Reince Priebus, RNC chairman, talks up his new initiative to reach minority voters. Go here to see Priebus' full, hour-long speech.
Speaking of messaging, that's the focus of the rest of the RNC document:
"If Hispanic Americans perceive that a GOP nominee or candidate does not want them in the United States (i.e. self-deportation), they will not pay attention to our next sentence. It does not matter what we say about education, jobs or the economy; if Hispanicks think we do not want them here, they will close their ears to our policies."
"Self-deportation" is not a randomly chosen example: it was Mitt Romney's immigration policy. The document's recommendations go far beyond this, because, according to Priebus, "there's no one reason we lost." Fortunately, they provided this handy graphic to explain the RNC's new minority outreach program:
Get the visual metaphor? All minorities fit under the GOP umbrella. It's all pretty straightforward campaign stuff, but it's more focused on grassroots than most GOP initiatives. The most curious one to me is the "Swearing-In Ceremony Events" (lower right red box, second from the top). The document elaborates in its bullet point recommendations: "Establish swearing-in citizenship teams to introduce new citizens after naturalization ceremonies to the Republican Party." The Republican Party intends to host parties (or ceremonies) for new U.S. citizens. It's not necessarily a bad outreach idea, but it also reaks of blatant political calculus: now that you are a citizen, you are valuable to us.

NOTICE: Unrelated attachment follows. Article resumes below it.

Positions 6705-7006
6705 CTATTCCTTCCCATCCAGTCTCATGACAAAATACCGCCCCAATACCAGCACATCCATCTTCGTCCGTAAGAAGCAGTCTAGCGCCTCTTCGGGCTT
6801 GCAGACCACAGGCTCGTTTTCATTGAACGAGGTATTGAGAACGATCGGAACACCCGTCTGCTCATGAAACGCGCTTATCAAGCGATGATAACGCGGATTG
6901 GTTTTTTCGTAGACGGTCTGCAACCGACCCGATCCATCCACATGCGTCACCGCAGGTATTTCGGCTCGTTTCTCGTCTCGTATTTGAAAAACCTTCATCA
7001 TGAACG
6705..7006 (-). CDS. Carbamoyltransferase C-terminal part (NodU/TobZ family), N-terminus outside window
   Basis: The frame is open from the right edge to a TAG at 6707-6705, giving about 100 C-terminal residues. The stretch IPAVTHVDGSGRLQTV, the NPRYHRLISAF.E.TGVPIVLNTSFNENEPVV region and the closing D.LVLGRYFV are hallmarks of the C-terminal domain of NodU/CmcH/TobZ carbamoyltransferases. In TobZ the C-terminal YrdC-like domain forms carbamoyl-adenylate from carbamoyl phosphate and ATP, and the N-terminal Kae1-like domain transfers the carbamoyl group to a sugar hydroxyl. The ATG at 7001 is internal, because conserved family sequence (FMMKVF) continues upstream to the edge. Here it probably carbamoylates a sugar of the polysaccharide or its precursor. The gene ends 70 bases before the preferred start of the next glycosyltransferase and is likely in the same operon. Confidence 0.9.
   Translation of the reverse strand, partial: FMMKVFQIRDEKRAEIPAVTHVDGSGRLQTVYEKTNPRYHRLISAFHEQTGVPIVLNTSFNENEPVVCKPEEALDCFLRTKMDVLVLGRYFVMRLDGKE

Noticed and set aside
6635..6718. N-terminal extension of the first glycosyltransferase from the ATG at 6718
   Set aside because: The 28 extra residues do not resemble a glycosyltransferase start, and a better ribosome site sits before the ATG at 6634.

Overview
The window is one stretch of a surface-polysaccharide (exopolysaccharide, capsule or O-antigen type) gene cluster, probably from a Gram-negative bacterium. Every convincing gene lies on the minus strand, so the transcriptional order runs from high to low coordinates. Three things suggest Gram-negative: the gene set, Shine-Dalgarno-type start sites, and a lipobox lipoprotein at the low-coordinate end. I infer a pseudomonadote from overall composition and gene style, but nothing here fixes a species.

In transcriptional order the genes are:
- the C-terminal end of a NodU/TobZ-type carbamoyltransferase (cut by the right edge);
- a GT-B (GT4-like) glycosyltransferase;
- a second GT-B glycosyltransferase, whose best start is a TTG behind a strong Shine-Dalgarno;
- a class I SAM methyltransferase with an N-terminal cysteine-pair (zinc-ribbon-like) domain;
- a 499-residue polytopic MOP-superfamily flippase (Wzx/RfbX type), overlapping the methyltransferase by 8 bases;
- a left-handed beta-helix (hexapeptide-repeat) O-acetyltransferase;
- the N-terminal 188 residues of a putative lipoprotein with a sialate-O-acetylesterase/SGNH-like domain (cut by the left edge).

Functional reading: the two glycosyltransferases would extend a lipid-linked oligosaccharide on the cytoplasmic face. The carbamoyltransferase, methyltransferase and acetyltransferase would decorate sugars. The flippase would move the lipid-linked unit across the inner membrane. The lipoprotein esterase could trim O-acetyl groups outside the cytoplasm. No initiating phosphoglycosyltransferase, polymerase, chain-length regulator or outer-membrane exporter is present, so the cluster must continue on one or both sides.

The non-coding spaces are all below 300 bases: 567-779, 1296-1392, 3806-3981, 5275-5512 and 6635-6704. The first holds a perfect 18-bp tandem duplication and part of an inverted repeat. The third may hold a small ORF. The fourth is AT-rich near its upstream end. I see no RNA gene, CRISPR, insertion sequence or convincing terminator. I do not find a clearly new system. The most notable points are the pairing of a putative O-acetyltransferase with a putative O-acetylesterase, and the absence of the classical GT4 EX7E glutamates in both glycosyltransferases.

All in all, the RNC's plan will be challenging to execute, but, as a general strategy, seems well thought out. If they go through with it, they may finally know the answer to the question of whether they have a messaging problem, or is it just that their policies are too politically toxic for minorities.